The notion of pitting individual human rights against traditional communal values is rejected by eminent Samoans. Professor Malama Meleisea has shot down the false dichotomy of individual versus traditional communal rights, illustrating that when individual rights are protected, the community is protected. A landmark 2015 report by Samoa’s Ombudsman, Maiava Iulai Toma, highlighted that human rights are not foreign ideals, but in fact have their roots in Samoan cultural values, and that the two taken together make a more harmonious society.
The LTC has been the subject of long-standing criticism of its competence and judicial conduct. After an extensive consultative process, a 2016 parliamentary inquiry recommended various administrative changes to improve the LTC’s resources and capacity. Importantly, this review recommended the retention of the Supreme Court’s supervisory jurisdiction.
In October 2019, however, Cabinet assigned the Samoa Law Reform Commission (SLRC) to review the recognition of Samoan custom within the constitution and the establishment of the LTC as an autonomous court. The resulting legislation came as a surprise to many, as it was not subject to the usual public consultation required by SLRC’s mandate and established government policy. Immediately after their introduction, the bills were referred to a parliamentary committee. The media has been excluded from the committee’s public hearings, even though state-of-emergency limits on public gatherings have been eased. The changes are also being considered at a time when the offices of attorney general and chief justice are vacant.
Opposition to the bills has grown steadily. In a letter obtained by the media, the entire Supreme and District Court judiciary voiced their wide-ranging concerns to the SLRC. In the absence of an organised parliamentary opposition, public dissent has been led by lawyers and the media. The Samoa Law Society has undertaken an extensive public education program across media platforms, with community leaders and academics adding to the voices of dissent. International scrutiny is growing, with the New Zealand Law Society issuing a statement in support of the Samoan judiciary and lawyers and eminent international jurists expressing their serious concerns.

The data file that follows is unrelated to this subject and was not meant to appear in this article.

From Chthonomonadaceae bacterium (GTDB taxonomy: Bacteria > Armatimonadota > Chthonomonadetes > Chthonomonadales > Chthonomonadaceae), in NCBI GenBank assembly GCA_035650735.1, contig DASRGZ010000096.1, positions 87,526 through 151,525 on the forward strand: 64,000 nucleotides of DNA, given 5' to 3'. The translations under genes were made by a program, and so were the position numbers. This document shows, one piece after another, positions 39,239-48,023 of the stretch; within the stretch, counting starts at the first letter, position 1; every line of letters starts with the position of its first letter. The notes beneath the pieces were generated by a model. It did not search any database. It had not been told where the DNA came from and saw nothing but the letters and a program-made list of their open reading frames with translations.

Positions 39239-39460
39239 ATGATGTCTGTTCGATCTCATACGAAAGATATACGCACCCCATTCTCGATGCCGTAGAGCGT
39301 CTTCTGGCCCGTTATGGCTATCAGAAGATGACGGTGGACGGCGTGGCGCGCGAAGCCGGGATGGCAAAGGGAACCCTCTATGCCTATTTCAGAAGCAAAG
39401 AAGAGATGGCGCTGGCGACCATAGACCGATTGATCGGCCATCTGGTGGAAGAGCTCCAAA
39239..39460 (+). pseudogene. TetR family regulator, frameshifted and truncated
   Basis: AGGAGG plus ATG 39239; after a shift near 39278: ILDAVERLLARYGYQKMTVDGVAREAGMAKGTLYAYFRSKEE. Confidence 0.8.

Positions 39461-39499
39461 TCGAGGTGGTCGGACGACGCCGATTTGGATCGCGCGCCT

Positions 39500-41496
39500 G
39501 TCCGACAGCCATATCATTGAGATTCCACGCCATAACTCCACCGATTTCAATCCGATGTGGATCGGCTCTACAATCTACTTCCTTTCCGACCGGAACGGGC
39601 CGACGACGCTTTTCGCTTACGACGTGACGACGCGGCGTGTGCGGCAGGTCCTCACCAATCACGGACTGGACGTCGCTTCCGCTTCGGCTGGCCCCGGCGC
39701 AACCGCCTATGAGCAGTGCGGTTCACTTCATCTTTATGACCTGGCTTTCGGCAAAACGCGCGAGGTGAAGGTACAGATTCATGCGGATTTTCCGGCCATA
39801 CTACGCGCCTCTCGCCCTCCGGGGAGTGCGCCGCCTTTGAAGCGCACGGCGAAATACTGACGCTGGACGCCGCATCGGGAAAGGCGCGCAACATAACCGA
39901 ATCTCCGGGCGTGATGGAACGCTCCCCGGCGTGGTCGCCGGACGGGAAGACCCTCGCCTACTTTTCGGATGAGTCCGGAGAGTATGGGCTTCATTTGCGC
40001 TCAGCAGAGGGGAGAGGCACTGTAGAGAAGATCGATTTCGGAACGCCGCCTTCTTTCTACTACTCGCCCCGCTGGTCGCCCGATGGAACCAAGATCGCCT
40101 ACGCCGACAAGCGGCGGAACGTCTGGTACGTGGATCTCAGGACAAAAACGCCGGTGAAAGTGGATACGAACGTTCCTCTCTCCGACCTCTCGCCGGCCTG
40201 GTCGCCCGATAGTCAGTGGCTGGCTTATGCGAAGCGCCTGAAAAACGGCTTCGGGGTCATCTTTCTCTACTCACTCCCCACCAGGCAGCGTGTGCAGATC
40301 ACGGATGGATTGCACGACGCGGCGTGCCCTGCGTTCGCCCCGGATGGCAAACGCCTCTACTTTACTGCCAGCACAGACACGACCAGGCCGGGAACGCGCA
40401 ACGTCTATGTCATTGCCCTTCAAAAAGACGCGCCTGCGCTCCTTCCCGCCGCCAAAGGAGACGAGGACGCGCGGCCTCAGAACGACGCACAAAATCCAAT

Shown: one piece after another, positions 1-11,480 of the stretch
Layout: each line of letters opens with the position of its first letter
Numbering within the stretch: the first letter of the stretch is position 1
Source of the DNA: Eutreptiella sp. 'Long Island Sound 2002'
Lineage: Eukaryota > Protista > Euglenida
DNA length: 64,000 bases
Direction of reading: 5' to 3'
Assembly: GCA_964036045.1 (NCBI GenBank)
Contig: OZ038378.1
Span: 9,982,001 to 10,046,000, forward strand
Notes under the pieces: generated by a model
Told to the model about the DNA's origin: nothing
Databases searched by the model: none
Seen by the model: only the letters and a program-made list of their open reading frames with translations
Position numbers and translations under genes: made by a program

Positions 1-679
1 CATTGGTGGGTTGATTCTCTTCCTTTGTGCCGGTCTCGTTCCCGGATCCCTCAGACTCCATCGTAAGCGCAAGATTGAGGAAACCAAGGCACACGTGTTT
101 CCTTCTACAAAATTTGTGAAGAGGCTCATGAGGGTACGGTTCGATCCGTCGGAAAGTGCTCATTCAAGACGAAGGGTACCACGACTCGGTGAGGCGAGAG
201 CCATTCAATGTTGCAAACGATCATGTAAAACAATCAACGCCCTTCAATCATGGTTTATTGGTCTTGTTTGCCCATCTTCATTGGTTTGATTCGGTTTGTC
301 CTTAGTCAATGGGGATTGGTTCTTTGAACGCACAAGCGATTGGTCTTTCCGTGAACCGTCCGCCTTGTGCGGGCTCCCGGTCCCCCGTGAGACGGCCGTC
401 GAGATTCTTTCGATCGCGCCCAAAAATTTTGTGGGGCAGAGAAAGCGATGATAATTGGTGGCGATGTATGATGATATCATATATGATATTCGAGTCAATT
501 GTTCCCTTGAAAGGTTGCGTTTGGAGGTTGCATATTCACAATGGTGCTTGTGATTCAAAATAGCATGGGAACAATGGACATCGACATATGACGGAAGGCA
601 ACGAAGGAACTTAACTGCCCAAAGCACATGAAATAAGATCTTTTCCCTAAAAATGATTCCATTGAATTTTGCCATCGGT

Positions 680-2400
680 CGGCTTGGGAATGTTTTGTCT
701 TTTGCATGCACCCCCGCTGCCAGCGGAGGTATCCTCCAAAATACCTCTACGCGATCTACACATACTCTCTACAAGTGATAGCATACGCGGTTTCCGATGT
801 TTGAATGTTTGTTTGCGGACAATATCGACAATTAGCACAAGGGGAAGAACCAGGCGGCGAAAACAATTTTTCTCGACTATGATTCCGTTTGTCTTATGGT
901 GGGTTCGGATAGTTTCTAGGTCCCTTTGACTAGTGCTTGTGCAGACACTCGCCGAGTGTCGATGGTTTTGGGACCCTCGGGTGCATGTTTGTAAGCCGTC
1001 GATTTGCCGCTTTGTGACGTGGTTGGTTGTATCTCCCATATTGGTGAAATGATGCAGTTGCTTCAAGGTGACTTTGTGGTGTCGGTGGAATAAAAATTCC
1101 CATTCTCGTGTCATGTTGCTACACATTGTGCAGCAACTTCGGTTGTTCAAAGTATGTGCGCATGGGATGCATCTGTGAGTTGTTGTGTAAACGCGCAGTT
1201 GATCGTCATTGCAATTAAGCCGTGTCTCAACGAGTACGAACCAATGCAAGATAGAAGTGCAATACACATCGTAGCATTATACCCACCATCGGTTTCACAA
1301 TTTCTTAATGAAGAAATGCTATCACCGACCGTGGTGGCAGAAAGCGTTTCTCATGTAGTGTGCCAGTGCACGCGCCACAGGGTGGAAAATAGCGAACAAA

Government has responded by publicly criticizing Supreme Court judges for their palagi (white person) thinking. Other opponents of the change have similarly been described as not sufficiently Samoan. After the Prime Minister’s recent assertion that Samoa’s founding fathers did not understand the palagi-drafted constitution, traditional leaders have strongly and publicly defended their forebears. Ironically, it was the current government that ratified Samoa’s membership of the UN’s foundational human rights treaties only 12 years ago.
In an already tense environment struggling with the impact of Covid-19 and the recent measles epidemic, this style of identity politics fans existing racial resentments. Samoa is often lauded for its political stability under the Human Rights Protection Party, which has ruled for almost 40 years. However, critics have noted the long-term deconstruction of Samoan democracy via the gradual erosion of the constitution and government systems. This has seen the accumulation of power in the executive, and more particularly a dominated Cabinet. The judiciary is the final frontier.
Fiona Ey is a lawyer practising at the Samoan Bar. Her husband is a judge of the Supreme Court of Samoa, and her business partner is President of the Samoa Law Society. The views expressed in this article are her own. This article was first published by The Interpreter/Lowy Institute and we are repubishing here with permission.